Ukraine has secured a $40 billion bailout from the IMF and other creditors. The agreement, which spans four years and includes $17.5 billion from the Fund, “can represent a turning point for Ukraine,” said IMF Managing Director Christine Lagarde.
Kirilenko, a Professor of the Practice of Finance at MIT’s Sloan School of Management, said the package is not designed to “stimulate sustainable economic growth,” but to “close a bleeding wound in the underbelly of Europe.”
Passive Responses to Putin Darken the Future for Ukraine—and for Russia
The professional killing of Boris Nemtsov February 27 confronts us with two facts that Western policymakers ignore at great cost in the Russia-Ukraine war. First, Mr. Putin’s war in Ukraine is potentially a great domestic political liability for him. Second, it is central to his campaign to crush all democratic inclinations so as to force Russia back under into the authoritarian rule it bore for centuries under tsars and Soviet commissars.
Truce Buys Ukraine Time to Get a Little Real Help From Its Friends
Ukraine and its allies hope this month’s cease-fire deal agreed with Russia and Russian-backed rebels brings relative calm to southeastern Ukraine. But the Minsk agreement is deeply flawed, and there is every chance it may yet unravel, even if it holds for the short term.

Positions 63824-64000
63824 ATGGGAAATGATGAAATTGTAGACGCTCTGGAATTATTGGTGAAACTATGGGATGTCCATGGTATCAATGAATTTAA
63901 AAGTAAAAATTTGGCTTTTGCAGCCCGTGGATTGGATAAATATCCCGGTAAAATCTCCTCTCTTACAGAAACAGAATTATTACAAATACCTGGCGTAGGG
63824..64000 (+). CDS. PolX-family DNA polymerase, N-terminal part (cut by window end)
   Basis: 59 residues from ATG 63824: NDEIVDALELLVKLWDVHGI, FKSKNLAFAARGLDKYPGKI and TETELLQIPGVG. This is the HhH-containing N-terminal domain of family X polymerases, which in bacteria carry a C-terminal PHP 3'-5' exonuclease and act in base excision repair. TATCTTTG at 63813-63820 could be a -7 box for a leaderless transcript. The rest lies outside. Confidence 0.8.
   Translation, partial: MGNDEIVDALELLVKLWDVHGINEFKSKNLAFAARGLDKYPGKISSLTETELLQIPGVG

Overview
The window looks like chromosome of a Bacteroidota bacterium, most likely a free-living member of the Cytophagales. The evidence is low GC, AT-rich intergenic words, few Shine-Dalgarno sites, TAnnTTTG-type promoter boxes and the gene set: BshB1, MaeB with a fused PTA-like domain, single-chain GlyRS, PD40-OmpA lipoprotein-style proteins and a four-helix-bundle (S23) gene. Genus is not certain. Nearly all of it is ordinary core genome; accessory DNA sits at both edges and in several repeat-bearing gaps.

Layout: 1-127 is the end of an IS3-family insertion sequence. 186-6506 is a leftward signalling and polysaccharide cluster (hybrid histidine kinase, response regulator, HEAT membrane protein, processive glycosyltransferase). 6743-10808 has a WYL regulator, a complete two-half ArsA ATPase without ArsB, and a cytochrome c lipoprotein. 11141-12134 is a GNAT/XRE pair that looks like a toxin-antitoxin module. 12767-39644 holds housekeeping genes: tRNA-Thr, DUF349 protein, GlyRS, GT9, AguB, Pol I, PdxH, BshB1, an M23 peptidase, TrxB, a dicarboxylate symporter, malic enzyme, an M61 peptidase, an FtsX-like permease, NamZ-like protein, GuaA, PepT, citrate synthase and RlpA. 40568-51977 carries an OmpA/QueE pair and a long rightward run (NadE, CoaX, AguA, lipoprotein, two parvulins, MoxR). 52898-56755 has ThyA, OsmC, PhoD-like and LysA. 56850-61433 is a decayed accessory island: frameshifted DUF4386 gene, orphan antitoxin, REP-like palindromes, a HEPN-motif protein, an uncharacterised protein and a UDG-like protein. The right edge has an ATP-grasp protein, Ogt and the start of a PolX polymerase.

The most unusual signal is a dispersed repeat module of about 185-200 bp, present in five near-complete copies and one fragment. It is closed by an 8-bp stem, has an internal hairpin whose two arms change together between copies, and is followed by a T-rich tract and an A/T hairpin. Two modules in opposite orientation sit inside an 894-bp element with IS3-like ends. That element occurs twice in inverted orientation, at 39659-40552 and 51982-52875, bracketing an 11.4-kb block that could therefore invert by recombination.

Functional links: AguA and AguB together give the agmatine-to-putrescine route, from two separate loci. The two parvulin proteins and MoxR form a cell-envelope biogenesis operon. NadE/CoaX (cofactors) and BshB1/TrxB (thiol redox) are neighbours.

The accord’s greatest flaw is in letting Russia maintain unsupervised control of Ukraine’s border in the Donbas region until the end of the year. This will mean Russia can freely continue supplying weapons and equipment to locally controlled “people’s militias," armed formations that will now expressly be permitted under the agreement. Moreover, while the accord calls for the withdrawal of “foreign armed formations, military equipment, and mercenaries,” it creates no effective regime for enforcing a pullout of those Russian military assets from the Kremlin-engineered separatist enclave in the Donbas.
New Prosecutor Briefly Arrests an Oligarch; Anti-Corruption Bureau Seeks a Director
The Ukrainian campaign to actually begin cleaning up Europe’s most corrupt government and economy is progressing more slowly than many Ukrainians have demanded. But the past week showed some movement in two critical government agencies: the prosecutor general’s office and the nascent National Anti-Corruption Bureau.